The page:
Our series, A More Perfect Union, aims to show that what unites us as Americans is far greater than what divides us. Most of us would say that a bowl of hot soup is especially good when you're not feeling well and chicken soup has been a popular cold remedy for generations. John Blackstone met an Arizona couple who brings the comforts of home to sick college students, one bowl at a time.
For more than a decade, Rabbi Shmuel Tiechtel and his wife Chana have brought bowls of homemade chicken soup to Arizona State University students who are feeling under the weather.
"It's warm, it's homey, it makes you feel better. And it's not just the chicken soup, it's the fact that somebody thought to come and give it to you – the fact that someone cares. I think chicken soup shows caring with love," Tiechtel said.
The couple, who runs Chabad House, a Jewish student center near campus, said their soup program started organically but is now growing quickly.
Any ASU student – not just Jewish ones – or their parents can place an order for soup delivery over the phone or through an online portal at no charge. The Tiechtels deliver about 15 bowls every week.
While many Jewish students may be familiar with tradition of matzo ball chicken soup, others are trying it for the first time.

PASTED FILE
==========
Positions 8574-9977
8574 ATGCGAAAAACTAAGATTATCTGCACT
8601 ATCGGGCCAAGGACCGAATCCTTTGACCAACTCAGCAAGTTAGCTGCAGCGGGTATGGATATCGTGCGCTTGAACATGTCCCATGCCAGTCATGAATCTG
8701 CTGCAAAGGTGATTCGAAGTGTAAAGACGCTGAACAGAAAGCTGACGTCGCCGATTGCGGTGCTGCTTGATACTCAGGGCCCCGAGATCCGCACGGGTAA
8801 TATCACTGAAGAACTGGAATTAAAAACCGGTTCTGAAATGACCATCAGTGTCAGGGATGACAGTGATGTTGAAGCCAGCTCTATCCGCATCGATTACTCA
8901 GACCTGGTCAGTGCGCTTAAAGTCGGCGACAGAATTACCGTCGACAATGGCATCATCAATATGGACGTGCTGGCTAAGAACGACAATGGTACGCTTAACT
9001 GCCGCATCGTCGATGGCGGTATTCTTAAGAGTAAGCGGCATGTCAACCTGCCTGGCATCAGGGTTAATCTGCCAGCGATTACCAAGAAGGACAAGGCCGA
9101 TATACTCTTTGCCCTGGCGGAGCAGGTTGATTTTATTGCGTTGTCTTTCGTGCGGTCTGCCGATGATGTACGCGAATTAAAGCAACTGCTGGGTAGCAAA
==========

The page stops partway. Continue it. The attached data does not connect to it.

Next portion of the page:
Marlene Widawer, who lives near Los Angeles, ordered a bowl for her daughter Hannah when she got sick last year.
"It's kind of scary when you think about your kid, you can't get to your kid…but just to have this one small thing that Chabad can do for the kids, it gives me as a mom, living all these miles away, some peace of mind," Widawer said.
Marlene's daughter, Hannah, said it "immediately" cured her.
"It's really a beautiful thing that when I'm so far from home, somebody is still here to make me chicken soup and to give it to me like my mom did," she said.
Hannah is now the president of the Chabad board and stores extra chicken soup in her own freezer to deliver to other students in need.
Just seeing the smile on a student's face….it makes it all worth it.
"We hope that they will feel that they received some good and in turn they will pay it forward," Chana Tiechtel said. "The more goodness we can have going on, I mean our world would be so much of a better space. If we can change the world with one bowl at a time, that would be really good."
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